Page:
Juana’spoetry has experienced many problems from the top bishops due to thecontradiction of her position as a nun and the type of secular workshe does. The only hope she had in her poetry was the substantialprotection from the Viceroy and the Vicereine. However, in 1688, theVicereine and Viceroy were called back to Spain, so Juana’sposition was already precarious. She then wrote the famous Responseto Sor Filotea de la Cruz in 1691. It represents a response to thebishop of Puebla (Ada Limon, TheImmortality of Sound & Fury).
Herpoetry is also symbolic in that the kind of writing she did was areflection of the actions that were trending during that time. Shewas not at peace with most of the things happening around her, so shewas trying to fight back by way of writing.
SorJuana is best known as a major Baroque literary figure of Mexico.According to Mary Morkovsky, Sor Juana’s logical poetry, (Sueno)shows an articulated world view, and her assessment of the Jesuitsermon reveals her mastery of logic. In addition, Mary Astell wroteher argument for the education of women, in Mexico, Sor Juana wasfervently shielding a woman’s right to learning and intellectualexpertise.
Herrole as an intellectual woman
SorJuana was truly remarkable due to his character. While women duringthe colonial Mexico were officially prevented from obtaining publicrecognition for their intellectual knowledge, Sor Juana’s intellectwas well-known due to her prolific writing (Paz & Octavio, Trapsof Faith).
Sheplayed a crucial role in turning the tables in Mexico concerning thepowers allocated to women. Women were not recognized in the wholenation. Juana, by use of her intellectual skills in writing, wrotepoems and arts that fought for the equality of both genders. For aperiod of twenty-six years, she wrote for the court and the church.She wrote 65 sonnets, 62 romances, numerous metrical forms employedduring el Siglo de Oro, three sacramental autos, two comedies, 32loas and many others. In all these writings, the core message is thatshe is seeking equality and representation of the females in thenation. Now, she is referred to as the intellectual mother of Mexico(Paz & Octavio, Traps of Faith).
Sincewomen were not allowed to attend university, the solitude of thenunnery and the political support she enjoyed from the Viceroy andVicereine gave her an opportunity to dedicate to the mission ofbuilding her intellectual welfares. In this chance, and withpolitical defense, Sor Juana discovered her smartness through herwritings including the themes of court experience, mythology,religion, nature, and women’s rights. Here he played a role to helpthe women understand their rights better and make them more learned(Morkovsky& Mary Christine, 1991).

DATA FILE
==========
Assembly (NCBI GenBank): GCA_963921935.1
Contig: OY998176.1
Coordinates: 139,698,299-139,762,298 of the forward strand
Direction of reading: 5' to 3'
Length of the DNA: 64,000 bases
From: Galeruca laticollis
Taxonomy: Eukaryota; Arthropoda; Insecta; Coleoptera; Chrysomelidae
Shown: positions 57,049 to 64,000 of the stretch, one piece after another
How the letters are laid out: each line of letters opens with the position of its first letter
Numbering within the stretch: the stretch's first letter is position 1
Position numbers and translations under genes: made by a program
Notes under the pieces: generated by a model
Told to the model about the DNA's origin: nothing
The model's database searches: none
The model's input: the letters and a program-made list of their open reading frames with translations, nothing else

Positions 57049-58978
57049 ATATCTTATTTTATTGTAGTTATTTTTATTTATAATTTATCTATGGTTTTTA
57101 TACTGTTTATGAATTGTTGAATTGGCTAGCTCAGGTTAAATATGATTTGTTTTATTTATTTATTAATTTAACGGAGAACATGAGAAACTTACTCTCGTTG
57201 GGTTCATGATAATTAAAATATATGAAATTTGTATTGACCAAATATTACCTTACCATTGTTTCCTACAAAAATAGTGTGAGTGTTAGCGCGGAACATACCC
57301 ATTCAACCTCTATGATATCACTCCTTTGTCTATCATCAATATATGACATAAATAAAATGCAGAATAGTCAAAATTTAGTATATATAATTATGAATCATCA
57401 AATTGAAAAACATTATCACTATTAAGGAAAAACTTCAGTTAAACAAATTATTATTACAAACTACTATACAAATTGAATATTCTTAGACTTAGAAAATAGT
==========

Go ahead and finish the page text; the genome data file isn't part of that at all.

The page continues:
Shealso played a significant role in breaking the religious barriers toscience. Science during that time was closely linked to superstition,religion, and he Catholic Church. During that time, it was thoughtthat women were not smart enough to go to college. The genderdiscrimination was one critical factor that made her read heard andshow that women were also intelligent (Morkovsky& Mary Christine, 1991).
TheViceroy’s wife gave Juana companionship and, above all, politicaldefense so that Sor Juana could change nunnery life into a space ofintelligent development. She experienced many barriers on her waythat strengthened her. Today Sor Juana’s writings are frequentlyread by all countries in the world speaking Spanish. Mexico creditsher by naming schools after her and putting her face on its currency(Flynn& Gerard, SorJuana Inés de la Cruz.vol. 144).
SorJuana is a role model of Latina’s charities to the sphere, and sheopens our eyes to knowing the reason more women were not recognizedin the science history. It is the high time the world should learnthis woman of inquiry. All the success discussed about Juana isbecause of her curiosity and courage.
AdaLimon. SorJuana Inés de la Cruz: TheImmortality of Sound & Fury
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Morkovsky,Mary Christine. "Sor Juana Ines de la Cruz" AHistory of Women Philosophers: Modern Women Philosohers, MaryEllen Waithe. Boston: Kluwer Academic Publishers, 1991.
Paz,Octavio. SorJuana Inés de la Cruz, o, Las tramps de la Fe.Barcelona: Seix Barral, 1982.
Paz,Octavio. SorJuana, or, the traps of faith.Harvard University Press, 1988.
Pfandl,Ludwig. SorJuana Inés de la Cruz.Vol. 2. Universidad nacional autónoma de México Instituto deinvestigaciones estéticas, 1963.